March 8, 2021

17 May - Step 3: All you need to know

Step 3 of the roadmap will take place no earlier than 17 May and at least five weeks after Step 2.

An official announcement from the government will be issued at least one week in advance to communicate whether restrictions will be eased as planned.

This step will be crucial for the reopening of the so-called "high-risk sectors" which includes indoor hospitality, accommodation, entertainment and events. At this stage, it is important to keep in mind that groups of six people or two households will be allowed to meet indoors, whereas groups of 30 will be allowed to meet only outdoor. Groups up to 30 people will be allowed to meet indoors only to celebrate life events (e.g. weddings or christenings).

  • During Step 3, the following sectors will be allowed to reopen:
  • Indoor hospitality: pubs, bars, restaurants
  • Remaining accommodation: hotels, hostels, B&Bs
  • Remaining outdoor entertainment: outdoor theatres, outdoor cinemas
  • Indoor entertainment: museums, theatres, cinemas, children’s play areas
  • Adult indoor sports: group sports, exercise classes
  • Large events: conferences, theatre and concert performances, sports events.

Prepare for the return of international travel

By 17 May at the earliest, if certain conditions are met, international leisure travel will be resumed. This might allow the UK to create safe travel corridors with other countries leading to an increase in international travel. If this happens, businesses, especially in the hospitality and accommodation sectors, will have to consider preparing for a possible increase in tourist demand.

In view of this, accommodation businesses like hotels and hostels could think about adjusting staffing and revising operations to accommodate a larger number of international guests. If you are a business working with intentional tourists, you might think to reinforce even further safety in your premises to reduce the risk of infection among guests.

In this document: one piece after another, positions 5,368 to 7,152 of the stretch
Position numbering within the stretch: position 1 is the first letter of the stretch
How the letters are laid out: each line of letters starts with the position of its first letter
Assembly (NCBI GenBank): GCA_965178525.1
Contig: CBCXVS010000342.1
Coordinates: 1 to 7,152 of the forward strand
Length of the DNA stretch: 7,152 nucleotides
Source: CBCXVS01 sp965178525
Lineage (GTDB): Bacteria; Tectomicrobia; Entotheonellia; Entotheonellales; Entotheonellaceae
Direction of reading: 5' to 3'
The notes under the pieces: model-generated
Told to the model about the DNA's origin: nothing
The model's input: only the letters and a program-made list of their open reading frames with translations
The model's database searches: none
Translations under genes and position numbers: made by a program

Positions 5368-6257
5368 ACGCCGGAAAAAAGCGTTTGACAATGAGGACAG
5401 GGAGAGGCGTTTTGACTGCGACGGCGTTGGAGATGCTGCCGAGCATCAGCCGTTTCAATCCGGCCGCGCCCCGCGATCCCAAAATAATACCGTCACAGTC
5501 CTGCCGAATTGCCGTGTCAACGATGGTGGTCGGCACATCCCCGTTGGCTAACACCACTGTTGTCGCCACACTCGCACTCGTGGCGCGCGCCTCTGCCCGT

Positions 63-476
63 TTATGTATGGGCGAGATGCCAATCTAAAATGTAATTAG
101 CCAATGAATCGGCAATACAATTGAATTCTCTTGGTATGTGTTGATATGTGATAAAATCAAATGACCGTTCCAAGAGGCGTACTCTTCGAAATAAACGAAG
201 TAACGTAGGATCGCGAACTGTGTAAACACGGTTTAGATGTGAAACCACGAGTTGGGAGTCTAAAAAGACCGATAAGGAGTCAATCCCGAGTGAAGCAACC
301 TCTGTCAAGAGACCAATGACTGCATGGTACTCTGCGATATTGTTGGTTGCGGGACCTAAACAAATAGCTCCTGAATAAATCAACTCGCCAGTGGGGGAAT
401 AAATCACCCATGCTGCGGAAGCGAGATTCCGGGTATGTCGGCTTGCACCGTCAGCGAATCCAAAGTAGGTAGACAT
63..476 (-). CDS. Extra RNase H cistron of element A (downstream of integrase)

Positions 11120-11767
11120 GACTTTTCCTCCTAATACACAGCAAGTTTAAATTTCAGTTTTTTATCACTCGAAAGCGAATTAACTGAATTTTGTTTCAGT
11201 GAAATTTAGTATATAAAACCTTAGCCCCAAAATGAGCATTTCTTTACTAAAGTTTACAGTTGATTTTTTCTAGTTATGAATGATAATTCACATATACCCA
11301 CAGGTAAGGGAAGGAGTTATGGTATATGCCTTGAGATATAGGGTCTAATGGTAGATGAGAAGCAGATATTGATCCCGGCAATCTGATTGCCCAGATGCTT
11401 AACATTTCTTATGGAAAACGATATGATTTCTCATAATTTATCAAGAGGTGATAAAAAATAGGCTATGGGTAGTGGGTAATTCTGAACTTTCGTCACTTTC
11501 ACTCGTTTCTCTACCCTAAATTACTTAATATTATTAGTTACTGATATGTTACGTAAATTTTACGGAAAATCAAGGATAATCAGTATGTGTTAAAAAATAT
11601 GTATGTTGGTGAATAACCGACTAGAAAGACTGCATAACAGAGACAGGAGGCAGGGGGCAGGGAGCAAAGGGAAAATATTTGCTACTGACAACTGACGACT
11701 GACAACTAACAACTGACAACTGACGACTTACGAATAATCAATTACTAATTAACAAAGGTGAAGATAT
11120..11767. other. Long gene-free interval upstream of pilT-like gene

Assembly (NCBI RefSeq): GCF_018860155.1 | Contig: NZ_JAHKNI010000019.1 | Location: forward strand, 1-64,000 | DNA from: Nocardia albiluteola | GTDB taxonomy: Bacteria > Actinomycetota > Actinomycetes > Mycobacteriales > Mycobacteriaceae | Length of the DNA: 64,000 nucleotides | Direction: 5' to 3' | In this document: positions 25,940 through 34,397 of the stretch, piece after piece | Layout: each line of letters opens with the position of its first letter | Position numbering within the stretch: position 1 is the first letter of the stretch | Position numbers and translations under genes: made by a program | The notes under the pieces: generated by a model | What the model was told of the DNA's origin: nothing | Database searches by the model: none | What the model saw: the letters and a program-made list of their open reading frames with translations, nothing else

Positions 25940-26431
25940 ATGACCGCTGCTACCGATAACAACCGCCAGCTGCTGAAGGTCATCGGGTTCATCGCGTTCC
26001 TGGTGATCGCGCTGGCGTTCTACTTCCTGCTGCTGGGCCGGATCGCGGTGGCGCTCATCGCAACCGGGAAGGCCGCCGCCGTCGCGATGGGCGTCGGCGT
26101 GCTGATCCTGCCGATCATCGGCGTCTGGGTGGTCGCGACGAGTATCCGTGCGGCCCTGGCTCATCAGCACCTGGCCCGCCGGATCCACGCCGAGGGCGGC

You can find specific guidelines on how to improve hygiene on the website:

5 Steps to ensure cleanliness and hygiene in your workplace

Expect more people around

With people allowed to meet indoor in larger groups and social distancing restrictions being further eased by the government, you should expect larger groups of people willing to access your premises.

Businesses, especially those within the hospitality sector, should consider adapting operations and layout of areas to host larger groups of people, taking further safety precautions to separate different groups (for example through barriers between tables).

At the same time, with people moving in larger groups, queues are likely to become longer. It could be worth revising and adapting your current queue management plans by changing layouts, employing more stewards and/or developing precise standards to manage groups.

You can find specific guidelines to manage queues and social distancing on the website:

Queuing and pre-ordering

Layout and social distancing

Fewer constraints for serving meals

As opposed to previous restrictions, business operating in the hospitality sector will have fewer constraints to serve meals. There will be no requirement for a substantial meal to be served alongside alcoholic drinks and no curfew. Table service will still be a requirement, with guests required to order, eat and drink while seated.

If you are serving alcohol, you might want to control the situation more closely, for example by employing more stewards or encouraging people from different groups to keep social distancing.

Events and gatherings will have some restrictions

If you are an event business or part of your activity relies on large events, you should be aware that they will be subject to limits. Indoor events up to 1,000 people, for example, will need to be carried out at half of the normal capacity; outdoors, they can be run at half capacity or 4,000 people. For larger venues (at least 40,000 capacity) up to 10,000 will be allowed to attend.

If you are a business whose activity is indirectly linked to local events (e.g. catering, logistics) you should consider revising your staffing plans and operations to meet increased demand. Also, as celebrations of life events, such as weddings, will be able to resume in groups of 30 people, businesses indirectly linked to such events should consider doing the same.

Guidelines from the government

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